As the 2012 election races towards its conclusion, so do efforts by Republicans around the country to enact legislation restricting who can vote and when they can do so. Despite the utter lack of evidence of widespread fraud, which one study found occurs about once for every 15 million voters, Republicans are convinced that illegal aliens and criminals are going to debase and steal the upcoming election. Conversely, Democrats see these laws as a blatant effort to disenfranchise minorities, the poor, and students – typically Democratic voters – and have been fighting to stop these efforts in their tracks.
Given how this conflict has been occurring over a period of months and in dozens of different states, what is the overall picture of the situation and can it swing the election one way or another come November?
Fortunately for Democrats, they have two things in their favor. First, although a raft of voter ID legislation has been implemented since 2006, Democratic efforts have been largely successful in killing voter ID bills. Secondly, even if a voter ID bill were to pass, it would not likely disenfranchise enough people to alter the outcome of any of the swing states one way or another.
President Obama has recently been pulling away in the polls after the Democratic National Convention; he is viewed for the first time as equally capable of managing the economy as Mitt Romney; and the discrepancy in the level of enthusiasm between liberals and conservative voters has returned to historical levels after a period of liberal malaise. Moreover, voter ID bills are a double-edged sword that on one hand could disenfranchise millions of minority citizens who vote Democratic, but also numerous and more conservative senior citizens who lack up-to-date ID’s and often the documents needed to get new ones. With President Obama leading in most of the swing states, Mitt Romney must rely on hard work and not legal gimmicks to pull out a victory.
Here is a list of the voter ID situation in the swing states, ordered by electoral importance:
In Ohio, the legislature and Secretary of State tried to limit the number of early votiers by allowing only military personnel to vote the weekend preceding the election, before being stopped by the courts for infringing on minority voters’ rights and lacking compelling grounds for the action. Given how in 2008, 96,000 Ohioans voted early before the election, of which African-Americans made up a large and disproportionate number, Democrats have been celebrating ever since. That said, the battle over how provisional ballots should be counted continues. Obama is up by 4% - 5% in the last two polls in the state, which are themselves part of a long string of polls putting him in the lead.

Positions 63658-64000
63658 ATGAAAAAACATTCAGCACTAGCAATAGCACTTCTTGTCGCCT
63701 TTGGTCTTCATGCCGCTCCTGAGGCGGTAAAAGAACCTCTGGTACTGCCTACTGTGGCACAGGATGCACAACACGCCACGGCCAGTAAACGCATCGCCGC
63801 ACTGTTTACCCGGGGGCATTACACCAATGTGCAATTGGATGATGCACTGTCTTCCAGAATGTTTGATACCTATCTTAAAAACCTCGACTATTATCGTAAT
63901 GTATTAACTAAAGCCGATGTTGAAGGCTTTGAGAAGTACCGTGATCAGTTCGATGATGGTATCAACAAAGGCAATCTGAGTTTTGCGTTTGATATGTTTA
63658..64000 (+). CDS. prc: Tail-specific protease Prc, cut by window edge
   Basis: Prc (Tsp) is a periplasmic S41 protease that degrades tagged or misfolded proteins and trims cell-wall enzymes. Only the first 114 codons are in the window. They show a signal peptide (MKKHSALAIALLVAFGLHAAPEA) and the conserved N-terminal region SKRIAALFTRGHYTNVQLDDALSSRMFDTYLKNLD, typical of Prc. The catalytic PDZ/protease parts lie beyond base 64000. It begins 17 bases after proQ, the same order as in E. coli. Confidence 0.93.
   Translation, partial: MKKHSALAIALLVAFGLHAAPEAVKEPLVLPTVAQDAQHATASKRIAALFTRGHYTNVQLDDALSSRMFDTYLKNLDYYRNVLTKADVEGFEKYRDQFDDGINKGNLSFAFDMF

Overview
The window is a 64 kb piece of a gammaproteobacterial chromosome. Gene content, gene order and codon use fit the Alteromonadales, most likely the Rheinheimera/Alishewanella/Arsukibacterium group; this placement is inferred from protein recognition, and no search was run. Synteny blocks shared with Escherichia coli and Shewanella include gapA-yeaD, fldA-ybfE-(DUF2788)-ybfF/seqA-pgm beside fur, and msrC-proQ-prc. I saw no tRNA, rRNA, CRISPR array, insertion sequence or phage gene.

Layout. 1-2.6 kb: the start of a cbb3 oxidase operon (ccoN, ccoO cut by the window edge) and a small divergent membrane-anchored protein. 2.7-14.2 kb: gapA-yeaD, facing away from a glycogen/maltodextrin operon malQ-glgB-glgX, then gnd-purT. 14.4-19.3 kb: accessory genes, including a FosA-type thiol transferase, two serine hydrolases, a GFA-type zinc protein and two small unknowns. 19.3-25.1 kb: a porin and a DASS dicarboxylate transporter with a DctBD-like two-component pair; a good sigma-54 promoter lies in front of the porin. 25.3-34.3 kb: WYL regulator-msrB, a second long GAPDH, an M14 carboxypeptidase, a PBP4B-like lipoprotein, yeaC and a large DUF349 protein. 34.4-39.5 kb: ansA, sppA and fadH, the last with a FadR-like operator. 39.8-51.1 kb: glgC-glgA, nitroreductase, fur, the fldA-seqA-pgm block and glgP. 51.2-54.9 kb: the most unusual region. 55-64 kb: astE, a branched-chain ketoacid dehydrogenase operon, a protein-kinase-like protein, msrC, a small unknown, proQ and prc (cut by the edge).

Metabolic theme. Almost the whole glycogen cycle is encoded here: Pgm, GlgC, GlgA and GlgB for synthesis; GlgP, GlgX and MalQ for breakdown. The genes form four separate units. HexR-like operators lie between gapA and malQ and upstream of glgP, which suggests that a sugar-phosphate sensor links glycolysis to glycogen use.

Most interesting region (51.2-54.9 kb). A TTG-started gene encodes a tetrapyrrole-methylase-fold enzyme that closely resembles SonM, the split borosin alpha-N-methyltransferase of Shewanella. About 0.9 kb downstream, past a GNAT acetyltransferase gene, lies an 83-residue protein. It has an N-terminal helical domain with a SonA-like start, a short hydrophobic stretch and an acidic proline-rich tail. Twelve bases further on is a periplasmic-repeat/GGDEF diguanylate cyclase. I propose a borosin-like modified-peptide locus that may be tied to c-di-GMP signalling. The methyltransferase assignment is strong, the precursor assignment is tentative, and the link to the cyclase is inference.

Governor Rick Scott tried to help the GOP by imposing restrictions on third-party voter registration groups; reducing the number of days and hours polls could be open for early voting; and by attempting to purge the voter rolls of suspect people. Unfortunately, the former action was defeated by the courts, and the second upheld only if the number of voting hours was kept constant over the 8 days before the election. The last effort proved to be far less damaging than expected, as the number of people purged from voter rolls was also greatly reduced after county voting supervisors revealed that the lists they were handed of ineligible voters were full of errors, forcing the state to let most of those disqualified back on the rolls. While the ability of black churches to help their congregations vote on Sunday before the election – “souls to the polls” – will be hurt by the restricted hours, the overall impact of Gov. Scott’s efforts is negligible. The latest poll had Obama up by 4% in Florida and it will be nearly impossible for Romney to win if he loses that state.